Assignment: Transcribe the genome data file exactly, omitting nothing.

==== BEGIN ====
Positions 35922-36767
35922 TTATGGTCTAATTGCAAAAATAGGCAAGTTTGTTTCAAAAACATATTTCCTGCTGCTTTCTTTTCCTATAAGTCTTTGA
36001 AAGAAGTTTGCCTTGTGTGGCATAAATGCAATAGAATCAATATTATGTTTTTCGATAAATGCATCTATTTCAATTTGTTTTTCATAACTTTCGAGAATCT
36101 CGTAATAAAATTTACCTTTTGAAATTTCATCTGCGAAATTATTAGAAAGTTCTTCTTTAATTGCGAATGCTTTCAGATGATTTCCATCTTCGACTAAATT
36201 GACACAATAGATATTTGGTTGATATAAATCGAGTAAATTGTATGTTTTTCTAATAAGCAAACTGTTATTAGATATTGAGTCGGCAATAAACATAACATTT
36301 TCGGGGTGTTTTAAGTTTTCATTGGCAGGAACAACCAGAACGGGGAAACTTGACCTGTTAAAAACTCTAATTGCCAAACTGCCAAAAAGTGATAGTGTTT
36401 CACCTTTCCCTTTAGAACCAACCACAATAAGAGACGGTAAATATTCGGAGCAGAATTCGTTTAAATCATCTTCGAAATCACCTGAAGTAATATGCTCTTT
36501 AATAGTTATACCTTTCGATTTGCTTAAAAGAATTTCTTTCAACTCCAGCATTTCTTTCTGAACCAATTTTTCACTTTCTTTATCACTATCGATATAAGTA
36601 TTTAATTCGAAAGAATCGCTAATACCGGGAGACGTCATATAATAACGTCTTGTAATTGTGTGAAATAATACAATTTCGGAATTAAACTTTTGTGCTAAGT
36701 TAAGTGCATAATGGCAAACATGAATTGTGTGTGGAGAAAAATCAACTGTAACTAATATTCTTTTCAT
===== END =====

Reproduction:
Positions 35922-36767
35922 TTATGGTCTAATTGCAAAAATAGGCAAGTTTGTTTCAAAAACATATTTCCTGCTGCTTTCTTTTCCTATAAGTCTTTGA
36001 AAGAAGTTTGCCTTGTGTGGCATAAATGCAATAGAATCAATATTATGTTTTTCGATAAATGCATCTATTTCAATTTGTTTTTCATAACTTTCGAGAATCT
36101 CGTAATAAAATTTACCTTTTGAAATTTCATCTGCGAAATTATTAGAAAGTTCTTCTTTAATTGCGAATGCTTTCAGATGATTTCCATCTTCGACTAAATT
36201 GACACAATAGATATTTGGTTGATATAAATCGAGTAAATTGTATGTTTTTCTAATAAGCAAACTGTTATTAGATATTGAGTCGGCAATAAACATAACATTT
36301 TCGGGGTGTTTTAAGTTTTCATTGGCAGGAACAACCAGAACGGGGAAACTTGACCTGTTAAAAACTCTAATTGCCAAACTGCCAAAAAGTGATAGTGTTT
36401 CACCTTTCCCTTTAGAACCAACCACAATAAGAGACGGTAAATATTCGGAGCAGAATTCGTTTAAATCATCTTCGAAATCACCTGAAGTAATATGCTCTTT
36501 AATAGTTATACCTTTCGATTTGCTTAAAAGAATTTCTTTCAACTCCAGCATTTCTTTCTGAACCAATTTTTCACTTTCTTTATCACTATCGATATAAGTA
36601 TTTAATTCGAAAGAATCGCTAATACCGGGAGACGTCATATAATAACGTCTTGTAATTGTGTGAAATAATACAATTTCGGAATTAAACTTTTGTGCTAAGT
36701 TAAGTGCATAATGGCAAACATGAATTGTGTGTGGAGAAAAATCAACTGTAACTAATATTCTTTTCAT